Aware of my developing interest in fishing a school friend would often share his experiences fishing Gilford Angling Club’s water on the Upper Bann and Kernan Lough. Fly-fishing was his chosen method and I soon started to be influenced by his stories and wanted some of the action.

Thanks to a nudge from his father, my name was put on the waiting list for junior membership and I was given a list of things I needed for the coming season. Ever supportive of my hobby my parents took me up to the local tackle shop in Craigavon shopping centre,FC Computers and tackle, where you could buy a power pack for your ZX81 alongside a bag of groundbait. As i recall my first outfit consisted of a Leeda 7 weight rod, a Rimfly Reel, a Shakespeare Glider line and a half dozen generic fly patterns. My friend then spent many nights in my parents’ garden teaching me the fundamentals of fly casting, something I am eternally grateful for. Having got membership quite swiftly we were all prepared for opening day, the 1st of April. A gaggle of us piled in to an ex BT van, driven by my friend’s father, and we headed up to Kernan Lough. It was that day I hooked my first rainbow trout, the fish took a Whisky fly and I can still relive the fight and could take you to the very spot where it happened. I do remember dispatching the fish and having to check it every few minutes for the rest of the day before proudly bringing the trout home.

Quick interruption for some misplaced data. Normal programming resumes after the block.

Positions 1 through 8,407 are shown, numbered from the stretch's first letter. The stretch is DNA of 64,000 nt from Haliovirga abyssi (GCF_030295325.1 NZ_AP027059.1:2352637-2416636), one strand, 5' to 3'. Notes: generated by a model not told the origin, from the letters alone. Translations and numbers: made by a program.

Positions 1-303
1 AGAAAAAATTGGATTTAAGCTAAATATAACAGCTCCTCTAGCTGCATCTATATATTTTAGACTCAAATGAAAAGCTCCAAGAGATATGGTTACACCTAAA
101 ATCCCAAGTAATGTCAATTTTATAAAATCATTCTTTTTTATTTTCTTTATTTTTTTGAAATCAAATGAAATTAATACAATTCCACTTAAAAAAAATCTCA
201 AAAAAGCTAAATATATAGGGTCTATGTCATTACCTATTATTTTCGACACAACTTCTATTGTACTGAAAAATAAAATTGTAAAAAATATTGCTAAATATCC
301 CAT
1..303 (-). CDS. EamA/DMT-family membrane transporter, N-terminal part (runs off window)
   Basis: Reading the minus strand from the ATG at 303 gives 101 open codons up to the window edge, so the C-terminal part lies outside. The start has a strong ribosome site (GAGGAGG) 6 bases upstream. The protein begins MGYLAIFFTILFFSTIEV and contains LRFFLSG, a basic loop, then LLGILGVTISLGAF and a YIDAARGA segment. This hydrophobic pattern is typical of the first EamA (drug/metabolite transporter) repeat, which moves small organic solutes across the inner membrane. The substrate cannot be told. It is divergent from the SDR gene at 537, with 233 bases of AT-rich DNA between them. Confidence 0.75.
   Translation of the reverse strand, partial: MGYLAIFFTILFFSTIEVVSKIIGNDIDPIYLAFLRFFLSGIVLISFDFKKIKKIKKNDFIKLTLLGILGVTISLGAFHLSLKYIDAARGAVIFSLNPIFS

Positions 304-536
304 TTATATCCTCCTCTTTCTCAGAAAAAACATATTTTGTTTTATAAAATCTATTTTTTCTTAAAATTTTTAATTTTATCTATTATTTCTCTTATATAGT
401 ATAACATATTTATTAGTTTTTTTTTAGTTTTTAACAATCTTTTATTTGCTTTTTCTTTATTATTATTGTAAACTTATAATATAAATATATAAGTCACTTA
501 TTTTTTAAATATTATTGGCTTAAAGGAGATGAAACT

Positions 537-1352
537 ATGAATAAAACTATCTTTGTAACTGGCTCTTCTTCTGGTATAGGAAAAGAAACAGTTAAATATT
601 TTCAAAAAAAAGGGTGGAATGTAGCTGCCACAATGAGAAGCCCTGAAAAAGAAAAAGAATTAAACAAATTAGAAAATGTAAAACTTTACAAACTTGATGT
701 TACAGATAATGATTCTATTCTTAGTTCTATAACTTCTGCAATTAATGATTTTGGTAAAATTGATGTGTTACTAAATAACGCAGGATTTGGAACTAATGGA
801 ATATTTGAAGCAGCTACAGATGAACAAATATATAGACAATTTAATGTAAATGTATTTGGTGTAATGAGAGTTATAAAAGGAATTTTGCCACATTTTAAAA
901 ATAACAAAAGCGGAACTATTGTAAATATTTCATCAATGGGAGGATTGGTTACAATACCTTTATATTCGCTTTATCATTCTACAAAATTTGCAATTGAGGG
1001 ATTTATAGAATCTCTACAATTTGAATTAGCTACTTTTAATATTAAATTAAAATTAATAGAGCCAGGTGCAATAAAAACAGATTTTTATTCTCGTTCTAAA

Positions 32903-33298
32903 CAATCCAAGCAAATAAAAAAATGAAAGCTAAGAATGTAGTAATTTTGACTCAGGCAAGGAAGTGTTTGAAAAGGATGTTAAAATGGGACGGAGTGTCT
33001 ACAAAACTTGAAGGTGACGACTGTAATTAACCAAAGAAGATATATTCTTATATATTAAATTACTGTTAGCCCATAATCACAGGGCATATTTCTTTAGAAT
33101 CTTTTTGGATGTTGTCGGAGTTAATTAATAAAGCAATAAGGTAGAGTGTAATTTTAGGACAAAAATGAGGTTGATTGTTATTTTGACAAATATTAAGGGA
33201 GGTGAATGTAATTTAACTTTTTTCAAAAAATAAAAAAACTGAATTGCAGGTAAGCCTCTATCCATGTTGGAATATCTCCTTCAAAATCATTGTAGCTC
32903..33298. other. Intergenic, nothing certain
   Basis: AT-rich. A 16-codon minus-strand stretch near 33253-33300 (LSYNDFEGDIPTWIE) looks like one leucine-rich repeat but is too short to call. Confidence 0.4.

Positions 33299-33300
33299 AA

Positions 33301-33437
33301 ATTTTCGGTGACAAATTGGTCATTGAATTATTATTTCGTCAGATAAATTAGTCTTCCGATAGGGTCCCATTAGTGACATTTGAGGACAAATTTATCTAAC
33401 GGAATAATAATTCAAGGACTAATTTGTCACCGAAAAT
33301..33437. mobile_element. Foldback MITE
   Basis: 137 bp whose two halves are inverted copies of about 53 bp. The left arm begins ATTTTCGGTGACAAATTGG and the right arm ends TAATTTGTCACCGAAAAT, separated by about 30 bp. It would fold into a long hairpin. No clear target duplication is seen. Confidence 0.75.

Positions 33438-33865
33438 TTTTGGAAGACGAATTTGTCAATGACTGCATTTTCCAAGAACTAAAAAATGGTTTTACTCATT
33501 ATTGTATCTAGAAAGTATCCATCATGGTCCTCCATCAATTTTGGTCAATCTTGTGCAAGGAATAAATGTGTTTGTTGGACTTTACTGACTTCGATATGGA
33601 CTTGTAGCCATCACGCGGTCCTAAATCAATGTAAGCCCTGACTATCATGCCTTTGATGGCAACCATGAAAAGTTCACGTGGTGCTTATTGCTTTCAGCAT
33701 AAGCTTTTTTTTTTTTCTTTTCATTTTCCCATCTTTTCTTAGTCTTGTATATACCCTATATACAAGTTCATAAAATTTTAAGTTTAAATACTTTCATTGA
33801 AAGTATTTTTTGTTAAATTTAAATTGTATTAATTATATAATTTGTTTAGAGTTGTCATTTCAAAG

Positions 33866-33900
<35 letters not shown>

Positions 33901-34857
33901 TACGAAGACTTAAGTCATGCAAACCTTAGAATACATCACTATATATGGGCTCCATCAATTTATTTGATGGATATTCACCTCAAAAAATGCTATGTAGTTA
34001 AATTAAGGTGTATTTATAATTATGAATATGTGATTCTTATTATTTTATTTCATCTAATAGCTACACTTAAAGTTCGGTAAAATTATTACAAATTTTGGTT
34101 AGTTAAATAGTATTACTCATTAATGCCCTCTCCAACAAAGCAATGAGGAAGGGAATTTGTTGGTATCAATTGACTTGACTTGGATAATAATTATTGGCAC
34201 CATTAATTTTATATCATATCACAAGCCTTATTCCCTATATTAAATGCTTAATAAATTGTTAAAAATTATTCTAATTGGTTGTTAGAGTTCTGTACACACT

As we got older, with a few rainbows under our belt, myself and my friend would cycle out to the River Bann and develop our skills on the wild river trout. I was given a list of flies, which I still find evocative, to buy for the river; Mallard and Claret, Teal and Green, Black Pennel, Greenwell’s Glory, Wickham’s Fancy.